IATA Sees Domestic Air Travel Demand Improving
“…when people are given the freedom to fly, they take advantage of it.” – IATA
Domestic air travel demand improved in April 2021 compared to the prior month, although it remained well below pre-pandemic levels, the International Air Transport Association (IATA) said on Wednesday.
On the other hand, IATA said recovery in international passenger travel continued to be stalled in the face of government-imposed travel restrictions.
“As we enter the peak summer travel season in the Northern Hemisphere, we know that many people want to enjoy their freedom to travel… After a year-and-a-half of Covid-19 there is sufficient data for governments to manage the risks of Covid-19 without blanket travel bans,” IATA Director General Willie Walsh said.
According to data provided by the association, total demand for air travel in April 2021 was down 65.4 percent compared to April 2019 – an improvement over the 66.9 percent decline recorded in March 2021 versus March 2019. IATA said the better performance was driven by gains in most domestic markets.
International passenger demand in April was 87.3 percent below April 2019, little changed from the 87.8 percent decline recorded in March 2021 versus two years ago.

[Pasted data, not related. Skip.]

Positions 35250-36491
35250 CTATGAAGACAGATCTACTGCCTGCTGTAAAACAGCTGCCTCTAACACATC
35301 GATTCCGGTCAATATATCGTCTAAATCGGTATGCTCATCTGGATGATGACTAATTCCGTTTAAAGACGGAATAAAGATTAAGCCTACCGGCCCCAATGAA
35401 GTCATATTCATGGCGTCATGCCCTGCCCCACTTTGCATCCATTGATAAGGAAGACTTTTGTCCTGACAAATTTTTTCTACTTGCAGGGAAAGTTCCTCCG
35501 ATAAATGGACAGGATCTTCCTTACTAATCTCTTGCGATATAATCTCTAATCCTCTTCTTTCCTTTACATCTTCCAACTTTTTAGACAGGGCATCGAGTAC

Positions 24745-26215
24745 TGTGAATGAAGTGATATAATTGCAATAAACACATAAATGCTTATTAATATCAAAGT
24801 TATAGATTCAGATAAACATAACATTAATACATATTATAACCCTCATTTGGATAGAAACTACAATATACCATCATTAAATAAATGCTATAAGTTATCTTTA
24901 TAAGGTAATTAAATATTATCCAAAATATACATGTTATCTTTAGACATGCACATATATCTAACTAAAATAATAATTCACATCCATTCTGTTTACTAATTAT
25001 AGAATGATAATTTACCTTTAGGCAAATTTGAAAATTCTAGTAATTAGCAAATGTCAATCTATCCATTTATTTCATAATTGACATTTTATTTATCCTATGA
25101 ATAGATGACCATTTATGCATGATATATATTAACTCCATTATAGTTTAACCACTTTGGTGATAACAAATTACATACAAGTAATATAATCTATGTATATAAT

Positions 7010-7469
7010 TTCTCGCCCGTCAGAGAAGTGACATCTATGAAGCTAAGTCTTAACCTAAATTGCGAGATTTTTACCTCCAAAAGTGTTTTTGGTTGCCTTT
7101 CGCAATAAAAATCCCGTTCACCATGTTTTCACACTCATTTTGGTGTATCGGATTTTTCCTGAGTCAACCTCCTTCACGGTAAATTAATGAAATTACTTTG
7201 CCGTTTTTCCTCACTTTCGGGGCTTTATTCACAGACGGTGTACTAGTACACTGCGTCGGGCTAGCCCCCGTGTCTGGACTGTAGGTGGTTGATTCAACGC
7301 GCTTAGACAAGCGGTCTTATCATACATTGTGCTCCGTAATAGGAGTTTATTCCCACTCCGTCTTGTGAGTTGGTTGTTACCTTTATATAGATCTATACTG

IATA’s data showed that total domestic demand was down 25.7 percent versus pre-crisis levels (April 2019), much improved over March 2021, when domestic traffic was down 31.6 percent versus the 2019 period.
According to the association, as with March, all markets except Brazil and India showed improvement compared to March 2021, with both China and Russia reporting traffic growth compared to pre-Covid-19 levels.
“The continuing strong recovery in domestic markets tells us that when people are given the freedom to fly, they take advantage of it. Unfortunately, that freedom still does not exist in most international markets. When it does, I’m confident we will see a similar resurgence in demand,” Walsh said.